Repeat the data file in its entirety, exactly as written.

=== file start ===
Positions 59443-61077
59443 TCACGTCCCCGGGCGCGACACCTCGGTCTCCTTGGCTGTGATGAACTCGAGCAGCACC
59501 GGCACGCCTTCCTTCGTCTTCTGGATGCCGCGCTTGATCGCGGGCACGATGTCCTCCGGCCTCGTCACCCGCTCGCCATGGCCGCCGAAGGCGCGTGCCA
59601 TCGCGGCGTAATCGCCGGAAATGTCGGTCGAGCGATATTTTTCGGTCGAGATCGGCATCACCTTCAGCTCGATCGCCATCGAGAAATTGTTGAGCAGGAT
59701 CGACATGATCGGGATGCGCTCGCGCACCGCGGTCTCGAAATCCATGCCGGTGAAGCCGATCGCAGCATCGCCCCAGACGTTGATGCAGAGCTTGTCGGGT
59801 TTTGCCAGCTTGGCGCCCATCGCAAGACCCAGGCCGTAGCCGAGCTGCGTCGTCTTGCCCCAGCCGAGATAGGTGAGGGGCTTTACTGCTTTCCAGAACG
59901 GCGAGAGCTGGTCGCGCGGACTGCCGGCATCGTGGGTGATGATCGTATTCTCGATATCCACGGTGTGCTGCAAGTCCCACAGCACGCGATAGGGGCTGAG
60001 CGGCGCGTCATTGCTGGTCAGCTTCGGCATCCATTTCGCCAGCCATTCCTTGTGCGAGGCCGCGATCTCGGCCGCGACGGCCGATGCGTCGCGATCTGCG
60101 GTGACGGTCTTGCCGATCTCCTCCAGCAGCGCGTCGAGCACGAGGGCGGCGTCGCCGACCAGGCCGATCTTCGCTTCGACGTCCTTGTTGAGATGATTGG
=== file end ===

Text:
Positions 59443-61077
59443 TCACGTCCCCGGGCGCGACACCTCGGTCTCCTTGGCTGTGATGAACTCGAGCAGCACC
59501 GGCACGCCTTCCTTCGTCTTCTGGATGCCGCGCTTGATCGCGGGCACGATGTCCTCCGGCCTCGTCACCCGCTCGCCATGGCCGCCGAAGGCGCGTGCCA
59601 TCGCGGCGTAATCGCCGGAAATGTCGGTCGAGCGATATTTTTCGGTCGAGATCGGCATCACCTTCAGCTCGATCGCCATCGAGAAATTGTTGAGCAGGAT
59701 CGACATGATCGGGATGCGCTCGCGCACCGCGGTCTCGAAATCCATGCCGGTGAAGCCGATCGCAGCATCGCCCCAGACGTTGATGCAGAGCTTGTCGGGT
59801 TTTGCCAGCTTGGCGCCCATCGCAAGACCCAGGCCGTAGCCGAGCTGCGTCGTCTTGCCCCAGCCGAGATAGGTGAGGGGCTTTACTGCTTTCCAGAACG
59901 GCGAGAGCTGGTCGCGCGGACTGCCGGCATCGTGGGTGATGATCGTATTCTCGATATCCACGGTGTGCTGCAAGTCCCACAGCACGCGATAGGGGCTGAG
60001 CGGCGCGTCATTGCTGGTCAGCTTCGGCATCCATTTCGCCAGCCATTCCTTGTGCGAGGCCGCGATCTCGGCCGCGACGGCCGATGCGTCGCGATCTGCG
60101 GTGACGGTCTTGCCGATCTCCTCCAGCAGCGCGTCGAGCACGAGGGCGGCGTCGCCGACCAGGCCGATCTTCGCTTCGACGTCCTTGTTGAGATGATTGG